Before discussing the general properties of (18.3.13), we consider two special cases:

Special case 1

In this case, we put UT = 0 in (18.3.13), and obtain two values of c given by:

The phase speeds c1 and c2 are real quantities which correspond to free stable (normal mode) oscillations of the two-level model with a vertically-averaged barotropic basic state zonal current,Um.

It will be seen from (18.3.14) that c1 is simply the phase speed of the barotropic Rossby wave moving westward relative to the barotropic basic state zonal wind, which was derived in (15.6.26) (l, the meridional wave number, being 0 in the present case). c2 given by (18.3.15), however, is in a different category. It may be interpreted as the phase speed of an internal baroclinic Rossby wave mode.

However, Lindzen et al. (1968) have shown that this baroclinic mode is a spurious one, since it does not arise in the real atmosphere but appears in the two-level quasi-geostrophic model because of the top boundary condition, m = 0 at p = 0. This boundary condition is equivalent to putting a rigid lid at the top, whereas in the real atmosphere there is no such barrier.

Holton (1979) has shown how an analogous baroclinic mode is excited in a homogeneous incompressible ocean with a free surface and a motionless basic state when a rigid-lid boundary condition with no vertical motion at the top is specified. It is shown that a small perturbation defined by u = u'(x, t), v = v/(x, t) at the surface of an ocean of depth h = H+h', where H is mean depth of the ocean, will move westward with a phase speed given by c = -p/(k2 + f02/gH) (18.3.16)

It is obvious that the phase speed given by (18.3.16) is that of a mixed Rossby-gravity mode, i.e., a westward-moving Rossby wave under the stabilizing influence of gravity. The two expressions (18.3.15) and (18.3.16) are analogous, since in the oceanic case, Um = o and in the denominator fo2/gH replaces 2X2{ = 2fo2/o(Ap)2}. For details of the derivation of (18.3.16), the original reference may be consulted.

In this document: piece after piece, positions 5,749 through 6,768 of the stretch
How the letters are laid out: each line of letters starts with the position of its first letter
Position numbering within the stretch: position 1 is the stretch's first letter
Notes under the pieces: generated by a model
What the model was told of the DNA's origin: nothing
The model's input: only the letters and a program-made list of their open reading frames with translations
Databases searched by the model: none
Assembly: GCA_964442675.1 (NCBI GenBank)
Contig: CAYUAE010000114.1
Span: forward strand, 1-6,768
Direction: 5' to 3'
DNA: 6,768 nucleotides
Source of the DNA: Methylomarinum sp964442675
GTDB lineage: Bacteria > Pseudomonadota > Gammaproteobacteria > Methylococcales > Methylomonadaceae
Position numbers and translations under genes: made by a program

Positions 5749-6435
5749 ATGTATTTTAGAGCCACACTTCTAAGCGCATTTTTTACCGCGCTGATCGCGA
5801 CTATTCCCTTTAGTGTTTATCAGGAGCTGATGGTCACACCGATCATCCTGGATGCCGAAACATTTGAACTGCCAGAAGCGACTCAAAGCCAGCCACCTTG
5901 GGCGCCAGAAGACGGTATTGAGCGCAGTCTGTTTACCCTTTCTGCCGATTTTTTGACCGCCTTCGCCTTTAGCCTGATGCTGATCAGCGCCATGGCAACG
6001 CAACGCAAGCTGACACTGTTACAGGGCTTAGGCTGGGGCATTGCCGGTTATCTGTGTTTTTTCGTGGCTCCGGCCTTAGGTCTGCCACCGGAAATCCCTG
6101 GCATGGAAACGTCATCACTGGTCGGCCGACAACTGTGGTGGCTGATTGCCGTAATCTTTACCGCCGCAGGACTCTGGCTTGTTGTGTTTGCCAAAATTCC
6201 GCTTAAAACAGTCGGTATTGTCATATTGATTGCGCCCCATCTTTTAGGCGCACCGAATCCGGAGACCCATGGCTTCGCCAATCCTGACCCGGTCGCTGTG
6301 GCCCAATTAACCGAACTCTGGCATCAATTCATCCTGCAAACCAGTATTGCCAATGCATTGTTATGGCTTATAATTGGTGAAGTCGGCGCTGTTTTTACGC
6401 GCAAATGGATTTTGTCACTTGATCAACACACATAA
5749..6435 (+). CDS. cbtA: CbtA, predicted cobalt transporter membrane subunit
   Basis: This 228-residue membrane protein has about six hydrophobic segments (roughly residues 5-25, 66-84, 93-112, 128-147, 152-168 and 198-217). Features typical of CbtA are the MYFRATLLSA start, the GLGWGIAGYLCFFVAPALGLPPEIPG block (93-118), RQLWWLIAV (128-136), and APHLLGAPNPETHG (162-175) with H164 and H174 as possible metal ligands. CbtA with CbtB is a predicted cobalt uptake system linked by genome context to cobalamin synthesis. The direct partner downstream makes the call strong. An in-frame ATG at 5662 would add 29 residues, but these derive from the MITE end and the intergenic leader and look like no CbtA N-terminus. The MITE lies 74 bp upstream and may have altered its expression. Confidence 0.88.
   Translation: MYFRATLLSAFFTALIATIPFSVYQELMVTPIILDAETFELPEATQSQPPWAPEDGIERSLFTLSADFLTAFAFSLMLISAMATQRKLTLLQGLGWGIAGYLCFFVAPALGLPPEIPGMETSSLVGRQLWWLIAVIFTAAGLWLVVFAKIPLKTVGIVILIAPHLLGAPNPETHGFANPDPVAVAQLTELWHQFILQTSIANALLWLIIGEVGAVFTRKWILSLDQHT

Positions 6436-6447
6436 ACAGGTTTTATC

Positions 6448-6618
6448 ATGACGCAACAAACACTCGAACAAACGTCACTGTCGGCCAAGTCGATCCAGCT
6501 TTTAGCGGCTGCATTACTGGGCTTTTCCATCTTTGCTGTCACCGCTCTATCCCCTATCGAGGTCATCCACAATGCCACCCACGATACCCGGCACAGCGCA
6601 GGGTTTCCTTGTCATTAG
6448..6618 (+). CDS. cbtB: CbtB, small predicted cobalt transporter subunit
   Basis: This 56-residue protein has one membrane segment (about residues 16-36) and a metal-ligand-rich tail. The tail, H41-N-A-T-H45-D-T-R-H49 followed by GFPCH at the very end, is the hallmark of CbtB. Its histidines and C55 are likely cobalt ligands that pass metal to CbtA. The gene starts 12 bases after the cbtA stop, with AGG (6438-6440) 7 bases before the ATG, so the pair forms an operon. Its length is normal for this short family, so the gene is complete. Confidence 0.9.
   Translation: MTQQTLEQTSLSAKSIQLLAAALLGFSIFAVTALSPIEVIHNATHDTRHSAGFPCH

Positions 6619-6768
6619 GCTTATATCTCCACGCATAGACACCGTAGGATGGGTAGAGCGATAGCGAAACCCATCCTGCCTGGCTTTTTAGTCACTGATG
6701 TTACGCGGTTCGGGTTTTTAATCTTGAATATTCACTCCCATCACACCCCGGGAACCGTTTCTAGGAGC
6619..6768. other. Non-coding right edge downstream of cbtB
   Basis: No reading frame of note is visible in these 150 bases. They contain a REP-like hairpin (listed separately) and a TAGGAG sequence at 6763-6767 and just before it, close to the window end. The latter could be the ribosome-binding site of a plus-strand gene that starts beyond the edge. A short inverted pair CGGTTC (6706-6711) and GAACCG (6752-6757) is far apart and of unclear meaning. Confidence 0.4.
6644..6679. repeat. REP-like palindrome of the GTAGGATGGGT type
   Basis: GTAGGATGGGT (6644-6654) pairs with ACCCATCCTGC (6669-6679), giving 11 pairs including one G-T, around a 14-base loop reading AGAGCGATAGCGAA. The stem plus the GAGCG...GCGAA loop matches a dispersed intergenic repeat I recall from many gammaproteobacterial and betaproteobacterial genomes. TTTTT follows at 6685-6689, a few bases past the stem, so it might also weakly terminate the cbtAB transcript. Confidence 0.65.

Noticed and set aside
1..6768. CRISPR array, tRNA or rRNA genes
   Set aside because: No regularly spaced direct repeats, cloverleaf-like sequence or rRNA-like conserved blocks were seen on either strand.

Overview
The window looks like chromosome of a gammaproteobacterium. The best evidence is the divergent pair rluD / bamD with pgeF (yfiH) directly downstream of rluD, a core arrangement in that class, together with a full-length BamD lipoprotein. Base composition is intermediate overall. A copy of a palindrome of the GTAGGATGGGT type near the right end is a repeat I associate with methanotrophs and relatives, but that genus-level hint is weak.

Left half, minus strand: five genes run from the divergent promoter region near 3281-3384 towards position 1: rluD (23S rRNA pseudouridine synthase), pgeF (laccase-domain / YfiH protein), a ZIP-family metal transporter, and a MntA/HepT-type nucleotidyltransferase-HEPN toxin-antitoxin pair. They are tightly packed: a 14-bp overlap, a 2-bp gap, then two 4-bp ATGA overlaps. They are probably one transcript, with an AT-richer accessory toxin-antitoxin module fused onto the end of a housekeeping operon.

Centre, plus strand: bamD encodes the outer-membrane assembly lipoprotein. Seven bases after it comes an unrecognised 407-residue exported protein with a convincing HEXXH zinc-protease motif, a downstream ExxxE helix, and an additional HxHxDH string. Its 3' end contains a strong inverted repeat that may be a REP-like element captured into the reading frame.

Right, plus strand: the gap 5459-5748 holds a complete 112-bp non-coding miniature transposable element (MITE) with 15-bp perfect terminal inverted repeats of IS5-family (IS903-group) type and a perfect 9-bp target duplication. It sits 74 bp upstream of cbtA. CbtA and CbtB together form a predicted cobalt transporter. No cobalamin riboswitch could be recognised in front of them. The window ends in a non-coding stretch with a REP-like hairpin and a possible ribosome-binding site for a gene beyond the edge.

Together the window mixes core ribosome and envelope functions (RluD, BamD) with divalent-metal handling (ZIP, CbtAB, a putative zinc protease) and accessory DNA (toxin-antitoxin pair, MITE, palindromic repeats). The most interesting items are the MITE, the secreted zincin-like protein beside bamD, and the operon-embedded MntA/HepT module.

Special case 2

The expression (18.3.13) then reduces to c = Um ±Ur{(k2 - 2X2)/(k2 + 2X2)}1/2 (18.3.17)

It is easy to see that when k2 < 2X2, c in (18.3.17) has an imaginary part. This means that all waves longer than a certain critical length given by,

Lc = ^2(n/X), will amplify. Since X = fo/(o1/2Ap), Lc = (Ap)n(2 o)1/2/fo.

For a value of o normally obtaining in midlatitudes, say at latitude of 45 °N, Lc turns out to be about 3ooo km. However, it is clear from the formula above that the critical wavelength Lc for baroclinic instability increases with the static stability o. Further, with P = o, although Lc does not depend upon the thermal wind, the exponential growth rate a of the baroclinic wave, given by a = kci, where ci denotes the imaginary part of the phase speed c, depends upon it as given by the expression a = kci = kUx{(2X2 - k2)/(2X2 + k2)}1/2 (18.3.18)

If all terms are retained in (18.3.13), a stability criterion called a neutral curve which connects all values of UT and k for the case in which 5 is just about zero and for which the flow may be treated as marginally stable may be worked out. Thus, from (18.3.13), for 5 = o, we have p2X4/{k4(k2 + 2X2)} = Ut2(2X2 - k2) (18.3.19)

or, solving for k4/2X4, we obtain the relation k4/2X4 = 1 ±{1 - P2/(4X4Ut2 )}1/2 (18.3.2o)

between the thermal wind and the wavelength in the case of the marginally stable flow. In Fig. 18.1, the nondimensional quantity k2/2X2, which gives a measure of the marginally stable zonal wavelength, is plotted against the nondimensional parameter 2X2UT/P, which is proportional to the thermal wind.

Fig. 18.1 Neutral stability curve for the two-level baroclinic model (After Holton, 1979, published by Academic Press, Inc)